Harrisburg – Legislation establishing a state trust fund to enhance programs, services and benefits for Pennsylvania’s one million veterans was today approved by the state Senate.
Sponsored by Senator Lisa Baker (R-20), Senate Bill 1531 would create the Pennsylvania Veterans Trust Fund (PVTF) to supplement state appropriations for veterans programs and support new partnerships with charities and veterans’ service organizations.
Baker, who chairs the Senate Veterans Affairs and Emergency Preparedness Committee, said the fund will build upon the services and programs that our state already offers.
“This trust is not intended to support programs that are funded by existing revenues – such as our veterans’ homes. Instead, it will allow us to do more to help the extensive outreach efforts that the veterans’ groups and the department have underway.”
The bill also creates a voluntary check-off mechanism on driver’s license renewals and vehicle registrations for motorists to donate to the fund and provides for special veterans’ license plates for both veterans and motorists who wish to honor veterans.
With the establishment of the fund, Pennsylvania would join only a handful of other states working to forge relationships between government and the many organizations working to help veterans. Monies could be used for a variety of different programs including grants for the Pennsylvania Veterans Foundation and other veterans’ organizations, support for innovative and expanded county veterans’ programs, and housing assistance for veterans.
“Pennsylvanians are justifiably proud of how many of our citizens serve, and of their incredible devotion to duty,” Baker said. “We need to be equally proud that we properly honor our commitments to these brave men and women.”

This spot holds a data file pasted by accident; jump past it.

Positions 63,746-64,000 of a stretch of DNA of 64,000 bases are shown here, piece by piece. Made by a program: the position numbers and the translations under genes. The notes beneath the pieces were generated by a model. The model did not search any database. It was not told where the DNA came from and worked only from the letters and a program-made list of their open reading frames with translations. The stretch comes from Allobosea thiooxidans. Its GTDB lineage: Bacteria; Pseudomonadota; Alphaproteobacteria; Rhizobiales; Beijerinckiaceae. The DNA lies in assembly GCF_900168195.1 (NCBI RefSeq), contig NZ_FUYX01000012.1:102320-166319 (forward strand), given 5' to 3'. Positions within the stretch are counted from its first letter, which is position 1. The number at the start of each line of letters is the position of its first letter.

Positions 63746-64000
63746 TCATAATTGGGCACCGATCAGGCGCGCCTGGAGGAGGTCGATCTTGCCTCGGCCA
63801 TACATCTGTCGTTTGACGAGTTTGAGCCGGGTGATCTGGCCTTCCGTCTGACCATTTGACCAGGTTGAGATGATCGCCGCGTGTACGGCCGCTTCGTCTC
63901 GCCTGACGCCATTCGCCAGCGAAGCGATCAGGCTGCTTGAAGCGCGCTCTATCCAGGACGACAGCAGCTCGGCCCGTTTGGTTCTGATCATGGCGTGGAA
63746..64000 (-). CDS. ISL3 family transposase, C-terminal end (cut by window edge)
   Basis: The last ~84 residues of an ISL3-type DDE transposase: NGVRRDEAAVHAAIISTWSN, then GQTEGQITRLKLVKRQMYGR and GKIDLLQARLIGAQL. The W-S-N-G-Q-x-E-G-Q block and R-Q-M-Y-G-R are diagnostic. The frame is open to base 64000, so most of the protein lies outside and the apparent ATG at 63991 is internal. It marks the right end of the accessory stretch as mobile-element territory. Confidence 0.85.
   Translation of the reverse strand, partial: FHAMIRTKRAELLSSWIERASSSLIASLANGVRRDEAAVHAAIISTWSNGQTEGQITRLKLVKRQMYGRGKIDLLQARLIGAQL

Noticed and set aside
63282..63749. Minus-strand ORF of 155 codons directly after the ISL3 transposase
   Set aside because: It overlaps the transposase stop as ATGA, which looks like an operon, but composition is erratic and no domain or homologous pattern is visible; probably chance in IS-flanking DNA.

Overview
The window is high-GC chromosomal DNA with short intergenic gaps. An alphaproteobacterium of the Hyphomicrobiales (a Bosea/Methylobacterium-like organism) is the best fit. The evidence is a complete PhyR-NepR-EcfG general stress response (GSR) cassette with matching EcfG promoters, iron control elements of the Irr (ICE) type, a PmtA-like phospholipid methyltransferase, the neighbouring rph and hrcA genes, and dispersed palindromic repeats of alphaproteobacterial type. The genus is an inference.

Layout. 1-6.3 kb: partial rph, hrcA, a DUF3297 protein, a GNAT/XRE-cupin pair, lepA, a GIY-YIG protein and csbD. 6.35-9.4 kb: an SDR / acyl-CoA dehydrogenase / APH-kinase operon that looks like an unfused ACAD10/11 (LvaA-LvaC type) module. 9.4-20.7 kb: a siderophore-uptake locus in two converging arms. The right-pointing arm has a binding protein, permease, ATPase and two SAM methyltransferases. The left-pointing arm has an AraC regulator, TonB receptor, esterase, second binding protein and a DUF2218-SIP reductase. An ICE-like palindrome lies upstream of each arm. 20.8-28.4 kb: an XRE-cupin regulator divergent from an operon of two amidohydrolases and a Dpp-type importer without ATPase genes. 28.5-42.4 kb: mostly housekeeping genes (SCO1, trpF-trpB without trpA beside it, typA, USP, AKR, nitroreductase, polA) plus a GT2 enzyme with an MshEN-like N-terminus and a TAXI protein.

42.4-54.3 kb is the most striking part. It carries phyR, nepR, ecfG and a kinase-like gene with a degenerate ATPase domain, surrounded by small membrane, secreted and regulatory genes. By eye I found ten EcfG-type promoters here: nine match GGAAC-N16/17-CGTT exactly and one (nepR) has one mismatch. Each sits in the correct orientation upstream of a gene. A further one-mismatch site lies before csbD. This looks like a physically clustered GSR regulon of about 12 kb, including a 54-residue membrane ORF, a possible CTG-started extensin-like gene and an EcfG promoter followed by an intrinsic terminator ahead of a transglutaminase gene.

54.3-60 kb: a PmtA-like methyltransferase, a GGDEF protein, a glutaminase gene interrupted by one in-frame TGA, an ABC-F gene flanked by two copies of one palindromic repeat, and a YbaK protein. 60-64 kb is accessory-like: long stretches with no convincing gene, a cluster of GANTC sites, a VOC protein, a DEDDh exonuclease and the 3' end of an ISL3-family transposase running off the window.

Pennsylvanians have played a prominent part in the conflicts in Afghanistan and Iraq, continuing the long tradition of Commonwealth residents serving in our armed forces and defending freedom.
This comes with a challenge for legislators and state officials. The number of veterans is increasing. The cost of programs and services is rising. The budget implications are inescapable.
Tough economic times neither diminish nor defer our obligations to veterans. They did their duty; now we must do ours.
Over the course of this legislative session, our committee has held several hearings into solutions for connecting veterans with the benefits and services they have earned. With fiscal challenges at both the state and national levels, all agree the traditional methods for funding services are severely stretched.
Part of the answer is the Veterans Trust Fund plan before us.
This is a way to generate additional funding, drawing in dollars from private sources and combining them with new public means. The door is opened to charitable contributions, to partnership efforts between non-profits and veterans’ groups, and to motorists to utilize a check-off on license and registration renewals or to acquire a specialty license plate.
A portion of the proceeds from the sale of the Scotland School property will help build the fund.
Nothing in here is intended to substitute for or relieve state funding for ongoing obligations and responsibilities, such as our veterans homes. The fund is designed to allow us to do more, not merely maintain effort. It will help the extensive outreach efforts that the veterans’ groups and the department have underway.
Pennsylvanians are justifiably proud of how many of our citizens serve, and of their incredible devotion to duty. We need to be equally proud that we properly.
Contact: Jennifer Wilson